Wages respond to lower unemployment as the economy rebounds from delta
Wages growth is responding to a tighter labour market, with sub-4% unemployment likely to pressure the RBA as it contemplates raising rates later this year. At the same time, GDP rebounded strongly in Q4 from a delta-driven contraction, narrowly driven by the consumer with the rest of the economy either stalling or slipping slightly in the quarter.
The RBA recently gave itself more wriggle room on wages when assessing whether inflation has sustainably returned to the 2-3% target, highlighting that it was now looking at the wage price index and the broader measures of labour costs that are released in today’s national accounts, as well as listening to feedback from businesses.
The GDP measures of labour costs are important because they feed into the RBA’s standard mark-up models of underlying inflation. Their downside is their volatility, where they have swung wildly during the pandemic, with hourly wages distorted by extreme moves in hours worked during COVID outbreaks and nominal unit labour costs held down by immense wage subsidies in 2020.
In CCI's view, the Q4 data provide a relatively clean read on costs, with wages growing at around at an annual rate of 3-3½% and unit labour costs up 6% given an extra boost from poor productivity.
This total wages growth is well in excess of the RBA’s forecast of ¾% hourly non-farm growth, which indicates that labour costs are responding more quickly to the tighter labour market than the RBA had anticipated.
The large forecast miss will give the RBA some food for thought, but we imagine that it will discount the rise in unit labour costs given the difficulty in measuring productivity in real time.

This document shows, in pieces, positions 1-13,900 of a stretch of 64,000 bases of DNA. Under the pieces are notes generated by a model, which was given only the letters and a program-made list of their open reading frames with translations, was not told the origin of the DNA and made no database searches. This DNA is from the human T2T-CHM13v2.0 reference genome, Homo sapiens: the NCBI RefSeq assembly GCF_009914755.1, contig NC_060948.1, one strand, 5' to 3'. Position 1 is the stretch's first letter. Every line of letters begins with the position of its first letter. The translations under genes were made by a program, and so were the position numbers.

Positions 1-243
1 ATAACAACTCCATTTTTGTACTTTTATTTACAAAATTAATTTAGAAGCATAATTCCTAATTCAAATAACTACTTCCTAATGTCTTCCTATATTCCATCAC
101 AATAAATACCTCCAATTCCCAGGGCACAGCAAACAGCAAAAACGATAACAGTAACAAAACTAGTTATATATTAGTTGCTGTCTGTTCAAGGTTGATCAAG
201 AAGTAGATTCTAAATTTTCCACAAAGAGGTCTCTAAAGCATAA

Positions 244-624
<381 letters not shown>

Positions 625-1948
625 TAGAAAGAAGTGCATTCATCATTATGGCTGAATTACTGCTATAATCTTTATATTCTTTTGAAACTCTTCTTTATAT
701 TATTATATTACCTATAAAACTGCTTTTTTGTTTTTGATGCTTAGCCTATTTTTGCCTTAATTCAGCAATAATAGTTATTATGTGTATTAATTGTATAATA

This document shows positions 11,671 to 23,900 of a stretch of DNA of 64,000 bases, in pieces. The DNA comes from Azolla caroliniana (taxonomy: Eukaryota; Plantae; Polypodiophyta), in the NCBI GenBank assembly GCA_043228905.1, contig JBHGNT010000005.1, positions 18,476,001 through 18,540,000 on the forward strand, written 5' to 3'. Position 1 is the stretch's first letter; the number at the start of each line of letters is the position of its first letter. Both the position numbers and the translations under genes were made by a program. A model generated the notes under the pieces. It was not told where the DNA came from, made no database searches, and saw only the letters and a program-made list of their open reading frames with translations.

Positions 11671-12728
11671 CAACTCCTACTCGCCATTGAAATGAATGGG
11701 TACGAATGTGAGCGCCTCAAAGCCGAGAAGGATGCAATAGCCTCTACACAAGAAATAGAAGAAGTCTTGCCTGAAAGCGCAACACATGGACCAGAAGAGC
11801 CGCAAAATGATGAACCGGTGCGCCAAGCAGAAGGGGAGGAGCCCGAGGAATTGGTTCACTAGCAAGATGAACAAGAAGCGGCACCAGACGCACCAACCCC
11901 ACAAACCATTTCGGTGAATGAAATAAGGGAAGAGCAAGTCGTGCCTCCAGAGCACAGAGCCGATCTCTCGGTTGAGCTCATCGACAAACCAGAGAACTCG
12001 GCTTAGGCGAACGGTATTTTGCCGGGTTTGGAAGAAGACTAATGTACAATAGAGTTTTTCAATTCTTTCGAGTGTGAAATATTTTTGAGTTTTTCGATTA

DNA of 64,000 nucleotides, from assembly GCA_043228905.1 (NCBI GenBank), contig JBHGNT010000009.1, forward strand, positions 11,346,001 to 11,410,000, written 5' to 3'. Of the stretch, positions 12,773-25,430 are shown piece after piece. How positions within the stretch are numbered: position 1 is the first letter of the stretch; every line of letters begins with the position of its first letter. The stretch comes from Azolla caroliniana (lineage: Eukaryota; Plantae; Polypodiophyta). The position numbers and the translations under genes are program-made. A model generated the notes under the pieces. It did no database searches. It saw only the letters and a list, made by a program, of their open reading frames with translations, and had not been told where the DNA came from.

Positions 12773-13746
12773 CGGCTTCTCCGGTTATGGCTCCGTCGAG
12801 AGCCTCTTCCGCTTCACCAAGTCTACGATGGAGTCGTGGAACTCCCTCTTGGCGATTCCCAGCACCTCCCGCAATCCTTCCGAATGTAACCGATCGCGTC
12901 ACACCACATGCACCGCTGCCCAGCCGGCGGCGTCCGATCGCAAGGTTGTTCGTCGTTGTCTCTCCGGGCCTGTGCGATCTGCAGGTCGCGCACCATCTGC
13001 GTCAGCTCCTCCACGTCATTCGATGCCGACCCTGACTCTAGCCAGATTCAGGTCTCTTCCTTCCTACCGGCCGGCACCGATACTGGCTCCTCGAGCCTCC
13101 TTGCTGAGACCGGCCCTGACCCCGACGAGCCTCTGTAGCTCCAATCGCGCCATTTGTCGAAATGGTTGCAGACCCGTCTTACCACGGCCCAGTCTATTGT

Unusually, the RBA will have the Q1 labour cost data when it meets in June, although the major hurdle to an early rate rise remains the election, where the RBA would likely want to avoid the political controversy of hiking either side of the poll that is due by late May.
This leaves August as the first port of call for a rate hike, although unemployment could soon fall below 4% depending on how quickly migration resumes now the border has re-opened, which would make the RBA uncomfortable given that Governor Lowe’s judgment-based estimate of the NAIRU ranges from the high 3s to the low 4s.
The tragedy of Russia’s invasion of Ukraine has created global uncertainty for the RBA, but at this stage it seems unlikely to derail the local recovery. The risk of another COVID variant remains a more pressing uncertainty, although the economic fall-out from the omicron variant seems modest.
As for activity, GDP rebounded strongly in Q4 after contracting by less than had been feared in Q3 on the delta outbreak, with an increase of 3.4% more than offsetting a decline of 1.9%.
The rebound was driven by a powerful recovery in consumer spending, which was up 6%, with firms rebuilding inventories adding about 1pp to growth.
The rest of the economy either went backwards slightly or stalled in the quarter.
Business investment, which had quickly recovered from the short recession in 2020, was little changed. Firms are optimistic on the outlook, although, broadly speaking, investment has languished for several years now.
Trade slipped and exports and imports remain well below pre-pandemic levels due to the collapse in trade in services. The latter should start to reverse now that the border has re-opened, although whether it is a positive for growth will largely depend on whether international tourists and students outnumber Australians heading overseas.
Public demand was also little changed, bringing to an end a long run of strong growth. This is likely to be temporary as state governments have ambitious plans for infrastructure investment, where there may be some capacity constraints from each jurisdiction trying to spend more at the same time.
Residential investment was broadly unchanged at a high level. There is still a large backlog of homes under construction, although demand will be challenged by eventual rate rises.
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Based in Sydney, Kieran Davies joined Coolabah Capital in 2020, an asset manager than runs over $7 billion in fixed-income strategies, and is responsible for macroeconomic research and investment strategy, contributing to the investment decisions...